While Dorico does a good job with more basic chord symbols, it can’t possibly have the ability to natively notate all possible modes, or have the foresight to anticipate modes a composer might create. It can reasonably handle modes derived from the major scale, but in addition to your harmonic major example, it currently can’t really do any of the modes derived from the ascending melodic minor scale, and many of these are frequently encountered in jazz. It would be really great for Dorico to have a feature to allow the user to create custom modes and/or chord symbols, even if these are visual only without playback capabilities. (Although that would eventually be nice as well.)

Another possible workaround could be creating a Paragraph Style that mimics the chord symbols style, but as you can’t use text tokens for sharps and flats in Shift-X text, that’s not currently very helpful either. The only real workaround I can think of right now is take a chord symbol that you aren’t using in the project, and edit it so it states “harm. maj.” instead of whatever it was. You would lose that symbol as an option, but you’d gain “harm. maj.”

Just a plug for including harmonic major and/or being able to freely create your own symbols rather than just replace existing ones:

Harmonic major really isn’t that marginal a scale. There are only 4 half/whole patterns that have genuine 7-note modes, and the harmonic major scale is 25% of them. Relatively popular chords like Maj7#5#9, 7b9 (not octatonic—natural 11 and no #9), and minMaj7#11 all come from it. It seems like it could/should be included.

And regardless of harmonic major being a default option, and regardless of all the modes of melodic and harmonic minor not necessarily having standardized names for Dorico to include, I can’t imagine why (assuming I’m not missing something and this feature already exists) a user shouldn’t be able to create their own chord symbols without replacing something pre-existing (and so losing access to it).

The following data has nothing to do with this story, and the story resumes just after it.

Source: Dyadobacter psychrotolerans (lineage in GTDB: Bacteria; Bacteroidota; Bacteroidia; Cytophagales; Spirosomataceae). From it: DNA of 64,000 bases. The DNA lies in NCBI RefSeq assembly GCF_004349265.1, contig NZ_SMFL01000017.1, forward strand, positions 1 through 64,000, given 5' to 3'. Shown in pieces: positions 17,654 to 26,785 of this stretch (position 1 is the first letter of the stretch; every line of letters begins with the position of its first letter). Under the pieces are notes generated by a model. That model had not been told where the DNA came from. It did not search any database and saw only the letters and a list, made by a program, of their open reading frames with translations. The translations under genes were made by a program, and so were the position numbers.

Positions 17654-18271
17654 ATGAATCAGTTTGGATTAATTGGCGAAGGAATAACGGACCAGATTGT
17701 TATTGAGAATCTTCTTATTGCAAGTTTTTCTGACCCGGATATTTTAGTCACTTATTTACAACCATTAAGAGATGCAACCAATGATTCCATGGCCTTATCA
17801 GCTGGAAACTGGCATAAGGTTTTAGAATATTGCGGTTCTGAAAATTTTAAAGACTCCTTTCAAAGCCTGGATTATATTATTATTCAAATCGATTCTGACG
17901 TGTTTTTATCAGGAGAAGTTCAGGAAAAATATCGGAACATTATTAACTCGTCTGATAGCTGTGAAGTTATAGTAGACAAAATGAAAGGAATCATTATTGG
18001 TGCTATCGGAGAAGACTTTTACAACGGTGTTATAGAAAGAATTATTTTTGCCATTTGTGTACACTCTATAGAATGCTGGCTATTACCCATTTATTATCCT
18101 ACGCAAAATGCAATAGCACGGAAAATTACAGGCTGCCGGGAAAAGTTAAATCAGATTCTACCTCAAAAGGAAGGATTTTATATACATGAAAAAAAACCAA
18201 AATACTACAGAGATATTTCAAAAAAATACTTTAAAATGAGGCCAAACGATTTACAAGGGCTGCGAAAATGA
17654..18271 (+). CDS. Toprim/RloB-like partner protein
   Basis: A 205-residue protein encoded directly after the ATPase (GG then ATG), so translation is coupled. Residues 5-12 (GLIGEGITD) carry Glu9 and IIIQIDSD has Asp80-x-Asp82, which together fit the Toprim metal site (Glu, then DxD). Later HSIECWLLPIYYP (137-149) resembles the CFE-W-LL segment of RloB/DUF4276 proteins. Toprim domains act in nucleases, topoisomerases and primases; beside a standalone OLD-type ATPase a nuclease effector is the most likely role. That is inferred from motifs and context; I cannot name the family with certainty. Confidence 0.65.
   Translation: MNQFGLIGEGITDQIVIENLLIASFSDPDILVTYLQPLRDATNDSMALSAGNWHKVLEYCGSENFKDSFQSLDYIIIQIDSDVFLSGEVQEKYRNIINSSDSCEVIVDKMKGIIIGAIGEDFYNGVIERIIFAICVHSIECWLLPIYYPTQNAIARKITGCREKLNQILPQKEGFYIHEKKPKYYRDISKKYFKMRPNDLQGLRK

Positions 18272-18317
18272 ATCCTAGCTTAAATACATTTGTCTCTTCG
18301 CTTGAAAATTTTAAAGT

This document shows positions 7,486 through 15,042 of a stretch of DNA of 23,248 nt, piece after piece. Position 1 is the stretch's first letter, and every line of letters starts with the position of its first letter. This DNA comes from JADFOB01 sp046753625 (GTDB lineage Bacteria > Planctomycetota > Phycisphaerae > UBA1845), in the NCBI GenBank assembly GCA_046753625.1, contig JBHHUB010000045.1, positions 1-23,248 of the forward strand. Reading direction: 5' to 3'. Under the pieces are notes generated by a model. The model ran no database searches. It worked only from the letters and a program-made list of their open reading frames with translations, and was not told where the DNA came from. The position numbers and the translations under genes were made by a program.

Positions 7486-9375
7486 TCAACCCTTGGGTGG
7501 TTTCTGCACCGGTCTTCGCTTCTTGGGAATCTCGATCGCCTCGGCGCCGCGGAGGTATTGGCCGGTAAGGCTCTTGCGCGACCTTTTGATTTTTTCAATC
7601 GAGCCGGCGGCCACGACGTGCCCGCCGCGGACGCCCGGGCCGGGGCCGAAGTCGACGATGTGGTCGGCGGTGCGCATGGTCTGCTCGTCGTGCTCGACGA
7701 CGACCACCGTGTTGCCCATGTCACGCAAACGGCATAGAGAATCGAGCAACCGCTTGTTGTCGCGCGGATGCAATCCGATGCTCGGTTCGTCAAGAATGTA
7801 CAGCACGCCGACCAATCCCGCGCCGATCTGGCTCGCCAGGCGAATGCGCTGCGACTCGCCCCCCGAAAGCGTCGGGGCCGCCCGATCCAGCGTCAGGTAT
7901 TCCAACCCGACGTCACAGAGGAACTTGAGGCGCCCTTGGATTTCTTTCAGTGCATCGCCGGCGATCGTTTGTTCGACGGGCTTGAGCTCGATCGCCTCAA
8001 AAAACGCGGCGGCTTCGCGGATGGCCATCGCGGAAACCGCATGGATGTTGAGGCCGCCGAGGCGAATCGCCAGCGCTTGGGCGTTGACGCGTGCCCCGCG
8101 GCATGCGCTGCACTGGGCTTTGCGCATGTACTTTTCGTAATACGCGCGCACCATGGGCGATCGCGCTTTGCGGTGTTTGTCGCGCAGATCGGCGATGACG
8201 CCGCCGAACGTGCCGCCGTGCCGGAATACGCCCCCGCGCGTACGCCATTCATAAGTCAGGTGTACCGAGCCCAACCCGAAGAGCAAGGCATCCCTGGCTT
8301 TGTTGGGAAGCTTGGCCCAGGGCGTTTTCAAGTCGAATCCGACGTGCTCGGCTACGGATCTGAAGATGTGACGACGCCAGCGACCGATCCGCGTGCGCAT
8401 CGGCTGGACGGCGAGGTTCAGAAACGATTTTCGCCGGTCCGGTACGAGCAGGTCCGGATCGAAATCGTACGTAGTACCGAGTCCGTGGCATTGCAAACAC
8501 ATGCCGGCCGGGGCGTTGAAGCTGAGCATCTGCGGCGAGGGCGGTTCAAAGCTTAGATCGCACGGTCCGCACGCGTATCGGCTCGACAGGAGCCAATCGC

P.S. The hexatonic scale (alternating augmented and minor seconds) is the one other scale that seems to bear mention here—aside from the four modal scales, and the whole tone and octatonic scales (which Dorico includes, minus harmonic major), it’s the only other single-octave scale with no half-step clusters, and with no intervals larger than a major second that could be filled in without creating a half-step cluster.


Ack—I wanted to edit that post but you can’t after a bit, and had decided that this wasn’t worth adding, but it’s been nagging at me:

And of course Maj7b13 is another lovely sound, and is the first mode of harmonic major. That’s fully four of its seven modes that yield fairly common chords. I still have to police myself not to overuse harmonic major modes, so I’m always really confounded when I find it being treated as a second-class (or nth-class) scale, or being overlooked altogether.